Using digital to bridge the gap between sales and marketing

Using digital to bridge the gap between sales and marketing
Sep 20

Christopher Brown

Employee Experience

Customer Experience

Long-term business success comes through holistic growth where all the moving parts of the business are interlinked, moving as one in the same direction. Sales and marketing teams have always been closely connected, but in a digitally transforming world, the boundary between them is becoming less meaningful. It’s now more important than ever for sales and marketing to be joined at the hip.

A world of new abilities

The shift towards a digital mindset often means a profound change from the old way of doing things. So much so that those accustomed to legacy systems (and their limitations) often struggle to get their heads around it. Essentially it means embracing a new world of functionality and immediacy while learning how to make the most of it. But that means it’s now more important than ever for sales and marketing to be on the same page.

Consider the fact that any digital ad, video or piece of marketing content can now contain an embedded, “clickable” call to action that leads to a point of sale. New abilities like these mean that structural changes and changes in corporate mentality are unavoidable.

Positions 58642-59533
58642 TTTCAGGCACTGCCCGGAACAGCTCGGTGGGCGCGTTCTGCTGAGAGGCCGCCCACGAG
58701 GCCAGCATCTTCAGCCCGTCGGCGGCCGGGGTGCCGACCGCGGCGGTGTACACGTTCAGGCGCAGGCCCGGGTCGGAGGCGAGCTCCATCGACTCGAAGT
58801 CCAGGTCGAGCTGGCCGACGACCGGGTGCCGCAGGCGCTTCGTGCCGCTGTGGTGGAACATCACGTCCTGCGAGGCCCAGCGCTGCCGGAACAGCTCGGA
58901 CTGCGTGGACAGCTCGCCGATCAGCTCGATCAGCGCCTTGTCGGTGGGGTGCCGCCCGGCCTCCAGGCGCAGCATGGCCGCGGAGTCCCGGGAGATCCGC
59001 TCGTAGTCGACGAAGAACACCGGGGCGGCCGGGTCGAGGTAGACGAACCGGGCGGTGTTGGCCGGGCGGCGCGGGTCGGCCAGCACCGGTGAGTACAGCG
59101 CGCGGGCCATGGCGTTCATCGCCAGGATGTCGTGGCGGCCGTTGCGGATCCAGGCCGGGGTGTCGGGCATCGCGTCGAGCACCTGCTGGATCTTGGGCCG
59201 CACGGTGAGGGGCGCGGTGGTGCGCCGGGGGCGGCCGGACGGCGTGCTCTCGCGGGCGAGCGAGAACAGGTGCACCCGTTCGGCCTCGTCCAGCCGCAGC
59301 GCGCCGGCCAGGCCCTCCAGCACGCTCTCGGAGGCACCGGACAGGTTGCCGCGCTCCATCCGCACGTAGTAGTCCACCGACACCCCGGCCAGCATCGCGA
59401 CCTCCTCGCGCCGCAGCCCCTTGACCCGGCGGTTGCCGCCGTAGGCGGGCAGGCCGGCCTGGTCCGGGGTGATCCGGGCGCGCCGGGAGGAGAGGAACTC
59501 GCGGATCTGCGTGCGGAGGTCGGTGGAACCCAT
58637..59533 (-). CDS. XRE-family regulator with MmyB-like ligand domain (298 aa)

Narrow the divide

Businesses should begin by considering how they can use digital to narrow the divide between tactical sales efforts and strategic marketing initiatives. In fact, businesses should be looking at ways to align a marketing mindset with other areas of the business such as IT and customer experience.

Data lives at the heart of digital marketing, and sales and marketing should be leveraging the same data to build a single customer view. Modern business integration software such as customer relationship management (CRM) tools are the key to helping respective divisions align their goals and strategies based on the same pool of data. Enterprise Resource Planning (ERP) software then brings together the other business processes with purposeful integration on a singular IT system, essentially a communication backbone for the entire enterprise.

Collaboration and not competition

This can ensure that the various elements of the business work collaboratively and not competitively. Business leaders should aim to implement a structure that facilitates a single sales funnel, one in which each element in the process is given the same degree of focus. Seamless upscaling can be achieved once such a structure is in place. That’s when another powerful sales enablement tool comes into play: automation. Through automation, it’s possible to engage more people more often while reducing the costs associated with such communications.

Facing up to the challenge

It’s always easier to focus on the things that are working and are enjoyable while ignoring the pain points. This is why some businesses might have great advertising but terrible customer service. Ultimately, it’s of no concern to customers where marketing ends and sales begin, they really just want a seamless experience that delivers real value.

To learn more about this, see our Sales Enablement Webinar: The 8 Steps To Sales and Marketing Automation Success.

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